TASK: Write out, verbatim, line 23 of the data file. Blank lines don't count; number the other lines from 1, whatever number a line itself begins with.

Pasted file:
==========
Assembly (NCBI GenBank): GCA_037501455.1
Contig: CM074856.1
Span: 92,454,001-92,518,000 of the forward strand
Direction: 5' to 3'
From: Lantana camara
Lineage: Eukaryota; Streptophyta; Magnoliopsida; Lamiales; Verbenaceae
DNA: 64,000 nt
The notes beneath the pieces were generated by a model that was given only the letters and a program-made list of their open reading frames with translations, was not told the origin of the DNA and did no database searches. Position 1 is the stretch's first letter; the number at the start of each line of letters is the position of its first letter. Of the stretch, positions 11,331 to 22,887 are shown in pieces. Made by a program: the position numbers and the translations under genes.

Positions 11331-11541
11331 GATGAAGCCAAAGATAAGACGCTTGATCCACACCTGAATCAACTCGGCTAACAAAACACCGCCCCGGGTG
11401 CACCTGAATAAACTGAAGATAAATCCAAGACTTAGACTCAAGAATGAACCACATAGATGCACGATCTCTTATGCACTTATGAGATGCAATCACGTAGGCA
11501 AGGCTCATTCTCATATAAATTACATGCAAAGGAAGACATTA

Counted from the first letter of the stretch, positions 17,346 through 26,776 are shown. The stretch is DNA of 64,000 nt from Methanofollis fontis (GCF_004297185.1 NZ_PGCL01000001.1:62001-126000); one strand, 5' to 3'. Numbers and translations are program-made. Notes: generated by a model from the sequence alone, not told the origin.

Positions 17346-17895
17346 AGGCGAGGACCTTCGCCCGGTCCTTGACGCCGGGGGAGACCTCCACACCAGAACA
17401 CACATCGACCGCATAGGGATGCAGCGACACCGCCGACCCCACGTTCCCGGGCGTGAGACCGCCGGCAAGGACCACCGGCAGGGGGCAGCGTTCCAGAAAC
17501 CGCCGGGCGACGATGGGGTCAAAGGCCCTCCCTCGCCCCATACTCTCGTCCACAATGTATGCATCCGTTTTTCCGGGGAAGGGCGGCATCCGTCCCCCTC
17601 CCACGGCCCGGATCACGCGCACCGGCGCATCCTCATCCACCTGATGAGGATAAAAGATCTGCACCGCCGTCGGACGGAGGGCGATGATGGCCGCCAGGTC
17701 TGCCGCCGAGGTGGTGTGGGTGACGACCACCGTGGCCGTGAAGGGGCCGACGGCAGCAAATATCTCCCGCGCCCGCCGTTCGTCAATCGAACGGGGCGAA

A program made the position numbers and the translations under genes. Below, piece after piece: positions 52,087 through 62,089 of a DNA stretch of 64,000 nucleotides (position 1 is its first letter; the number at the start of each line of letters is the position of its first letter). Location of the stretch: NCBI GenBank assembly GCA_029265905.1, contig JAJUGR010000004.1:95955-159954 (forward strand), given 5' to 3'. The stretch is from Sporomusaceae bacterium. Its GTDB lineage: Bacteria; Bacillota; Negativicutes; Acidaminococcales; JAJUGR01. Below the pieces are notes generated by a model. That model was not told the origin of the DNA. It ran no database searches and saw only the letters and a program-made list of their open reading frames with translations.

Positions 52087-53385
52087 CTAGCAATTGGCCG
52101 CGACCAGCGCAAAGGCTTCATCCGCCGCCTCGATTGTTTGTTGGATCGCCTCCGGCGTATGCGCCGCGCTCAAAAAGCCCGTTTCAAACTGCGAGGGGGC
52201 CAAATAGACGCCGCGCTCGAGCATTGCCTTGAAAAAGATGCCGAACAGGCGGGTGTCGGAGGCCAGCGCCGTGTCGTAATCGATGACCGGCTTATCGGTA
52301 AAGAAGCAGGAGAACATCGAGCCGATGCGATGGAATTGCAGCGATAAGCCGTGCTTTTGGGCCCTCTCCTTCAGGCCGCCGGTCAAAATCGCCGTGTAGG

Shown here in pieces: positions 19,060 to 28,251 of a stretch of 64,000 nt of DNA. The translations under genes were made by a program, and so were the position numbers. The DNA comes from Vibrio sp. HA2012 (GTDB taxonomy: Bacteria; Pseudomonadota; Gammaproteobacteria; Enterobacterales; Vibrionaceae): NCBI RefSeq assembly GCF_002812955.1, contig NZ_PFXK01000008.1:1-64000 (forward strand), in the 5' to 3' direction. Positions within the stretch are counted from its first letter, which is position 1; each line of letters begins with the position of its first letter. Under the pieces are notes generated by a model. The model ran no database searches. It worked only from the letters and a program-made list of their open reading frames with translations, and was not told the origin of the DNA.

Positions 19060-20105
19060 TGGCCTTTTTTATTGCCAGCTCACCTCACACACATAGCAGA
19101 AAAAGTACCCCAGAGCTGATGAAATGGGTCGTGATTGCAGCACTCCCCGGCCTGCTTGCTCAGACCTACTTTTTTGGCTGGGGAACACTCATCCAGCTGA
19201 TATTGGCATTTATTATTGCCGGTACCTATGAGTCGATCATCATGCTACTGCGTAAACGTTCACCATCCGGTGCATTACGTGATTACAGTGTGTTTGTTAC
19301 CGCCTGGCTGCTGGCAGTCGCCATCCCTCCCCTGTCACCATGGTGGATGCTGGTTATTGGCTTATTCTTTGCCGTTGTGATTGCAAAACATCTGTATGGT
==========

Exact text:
52101 CGACCAGCGCAAAGGCTTCATCCGCCGCCTCGATTGTTTGTTGGATCGCCTCCGGCGTATGCGCCGCGCTCAAAAAGCCCGTTTCAAACTGCGAGGGGGC